GARDENING: It’s time NOT to clean your garden

By Sara Moran, Texas A&M AgriLife Extension Horticulture Agent for Midland and Ector Counties

You do not need to add ‘clean-up’ the garden to your to-do list. Some areas require attention, such as removing fallen leaves near entrance doors. As a side note, if someone else, such as a landscaper, takes care of your garden, it’s essential to communicate your intentions and expectations clearly; provide more details if there are specific tasks you do or don’t want to be done in the garden. However, for the most part, please do not worry. Enjoy the beauty of a ‘messy’ garden and know there are many benefits for your backyard ecosystem, including maintaining a natural or wild look, supporting local wildlife, or allowing certain plants to grow undisturbed.

Plants are crucial in providing shelter for animals, especially during the winter. Plants can create microclimates within their canopies or near their bases. These microclimates may have slightly higher temperatures and lower wind speeds, offering a more hospitable environment for animals seeking shelter. Trees, shrubs, and other vegetation create microhabitats that protect from harsh weather conditions such as cold winds and precipitation; the foliage and branches of shrubs and trees are excellent examples of how vegetation provides refuge from the wind and snow.

The structure of plants, such as tall grasses and sturdy stems, can help prevent excessive snow accumulation on the ground, which benefits smaller animals that may struggle to move through deep snow. Additionally, plants with dense growth patterns or thorns and prickly leaves can create natural hiding places for animals seeking protection from predators.

Many birds and small mammals use plants to build nests. Trees, shrubs, and tall grasses can be excellent locations for constructing nests that provide warmth and shelter. Some plants produce fruits, seeds, or nuts that serve as food sources during winter. These can be crucial for their survival when other food is scarce. Certain plants with dense vegetation or those that drop their leaves can provide suitable locations for animals to hibernate or enter a state of torpor during winter, helping them conserve energy. Beneficial insects, such as spiders (yes, some spiders are helpful as they eat soft-body insects), ground beetles, bees, etc., will also hibernate in hollow stems, leaf piles, or dormant buds.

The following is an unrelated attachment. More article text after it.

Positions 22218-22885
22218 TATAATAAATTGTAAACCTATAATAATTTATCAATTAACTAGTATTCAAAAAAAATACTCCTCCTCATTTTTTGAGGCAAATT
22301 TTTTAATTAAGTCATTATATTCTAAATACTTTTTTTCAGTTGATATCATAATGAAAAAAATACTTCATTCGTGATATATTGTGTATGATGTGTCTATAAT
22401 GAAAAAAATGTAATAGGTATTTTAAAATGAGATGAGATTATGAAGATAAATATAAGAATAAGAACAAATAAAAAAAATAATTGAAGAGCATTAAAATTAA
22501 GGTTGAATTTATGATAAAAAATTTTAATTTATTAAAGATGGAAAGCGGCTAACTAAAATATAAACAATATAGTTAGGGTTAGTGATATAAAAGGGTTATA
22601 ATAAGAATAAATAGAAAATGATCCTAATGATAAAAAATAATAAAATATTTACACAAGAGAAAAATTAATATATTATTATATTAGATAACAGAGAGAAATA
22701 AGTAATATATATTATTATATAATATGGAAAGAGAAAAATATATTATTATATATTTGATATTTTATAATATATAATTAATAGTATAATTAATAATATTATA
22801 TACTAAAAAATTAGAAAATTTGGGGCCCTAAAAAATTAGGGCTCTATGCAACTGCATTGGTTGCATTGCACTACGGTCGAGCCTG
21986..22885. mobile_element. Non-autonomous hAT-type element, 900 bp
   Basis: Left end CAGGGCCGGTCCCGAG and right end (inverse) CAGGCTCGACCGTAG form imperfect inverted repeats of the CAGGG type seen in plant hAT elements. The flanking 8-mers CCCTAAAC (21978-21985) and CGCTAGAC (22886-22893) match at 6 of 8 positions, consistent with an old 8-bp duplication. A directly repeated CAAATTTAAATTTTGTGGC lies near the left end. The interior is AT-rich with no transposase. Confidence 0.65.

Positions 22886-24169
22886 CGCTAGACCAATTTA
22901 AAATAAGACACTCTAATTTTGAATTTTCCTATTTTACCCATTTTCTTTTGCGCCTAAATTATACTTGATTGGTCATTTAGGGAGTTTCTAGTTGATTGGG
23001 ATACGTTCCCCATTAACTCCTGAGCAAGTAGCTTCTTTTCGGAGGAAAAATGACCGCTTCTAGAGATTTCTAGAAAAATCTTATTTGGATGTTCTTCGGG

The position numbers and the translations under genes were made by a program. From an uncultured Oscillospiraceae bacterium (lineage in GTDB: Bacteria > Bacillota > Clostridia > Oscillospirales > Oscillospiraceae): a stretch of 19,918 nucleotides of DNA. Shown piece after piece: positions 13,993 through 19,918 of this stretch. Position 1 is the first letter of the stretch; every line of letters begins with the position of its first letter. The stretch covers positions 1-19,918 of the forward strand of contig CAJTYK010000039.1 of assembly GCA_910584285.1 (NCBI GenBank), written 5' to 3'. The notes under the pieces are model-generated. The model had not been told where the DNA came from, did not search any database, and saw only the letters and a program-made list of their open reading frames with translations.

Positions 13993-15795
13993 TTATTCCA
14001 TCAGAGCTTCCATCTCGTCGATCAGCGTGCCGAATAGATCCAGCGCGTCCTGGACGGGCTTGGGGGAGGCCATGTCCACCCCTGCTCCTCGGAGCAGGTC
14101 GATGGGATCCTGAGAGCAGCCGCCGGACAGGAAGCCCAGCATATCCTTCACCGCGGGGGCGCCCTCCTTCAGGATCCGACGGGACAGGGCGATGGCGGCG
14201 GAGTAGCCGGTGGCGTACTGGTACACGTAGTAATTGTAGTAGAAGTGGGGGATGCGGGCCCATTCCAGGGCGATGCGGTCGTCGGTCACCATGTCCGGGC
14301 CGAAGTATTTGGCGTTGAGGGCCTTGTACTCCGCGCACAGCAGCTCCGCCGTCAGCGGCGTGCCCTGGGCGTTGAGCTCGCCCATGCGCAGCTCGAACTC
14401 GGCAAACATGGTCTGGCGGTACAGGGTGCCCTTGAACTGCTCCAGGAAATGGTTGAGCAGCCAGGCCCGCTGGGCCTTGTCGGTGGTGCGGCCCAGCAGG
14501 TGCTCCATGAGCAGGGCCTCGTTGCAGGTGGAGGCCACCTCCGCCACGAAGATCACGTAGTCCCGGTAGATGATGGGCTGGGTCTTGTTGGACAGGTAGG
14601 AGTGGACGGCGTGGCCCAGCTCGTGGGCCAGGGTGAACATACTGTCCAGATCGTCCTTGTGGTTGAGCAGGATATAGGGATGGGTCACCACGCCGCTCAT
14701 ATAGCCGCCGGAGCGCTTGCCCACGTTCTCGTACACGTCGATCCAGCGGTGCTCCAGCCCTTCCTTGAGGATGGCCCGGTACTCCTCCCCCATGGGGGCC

Tall trees and branches also provide perches for birds of prey. These elevated positions allow them to survey their surroundings for potential prey, contributing to the overall balance of the ecosystem. On the other hand, low-growing plants and ground cover, such as short grasses and certain types of vegetation, can provide a layer of insulation against the cold ground, creating a more comfortable environment for small animals. Their roots also contribute to sustaining the soil ecosystem and improving soil structure.

Leaves are another factor that significantly contributes to soil health and provides shelter. Fallen leaves, twigs, and other plant debris create a layer of organic material on the ground. This layer can provide insulation and create habitats for insects and other invertebrates, serving as a food source for larger animals or microorganisms. Fallen leaves enhance soil aeration, drainage, and water retention, creating a more hospitable environment for plant roots. Additionally, the decomposition of leaves encourages microbial activity. The activity of beneficial microorganisms in the soil plays a crucial role in breaking down organic matter, releasing nutrients, and promoting overall soil health.

Encouraging a diverse and healthy plant ecosystem in your garden can support local wildlife and soil microorganisms and provide them with the necessary resources to endure winter conditions. When creating a winter wildlife-friendly garden, you might consider incorporating a variety of native plants with different heights and structural complexities that cater to the specific needs of your local fauna.

If you have questions or want more information, contact your Texas A&M County Extension Office in Midland (432-686-4700) and Ector (432-498-4071) counties. You can also send an email to [email protected].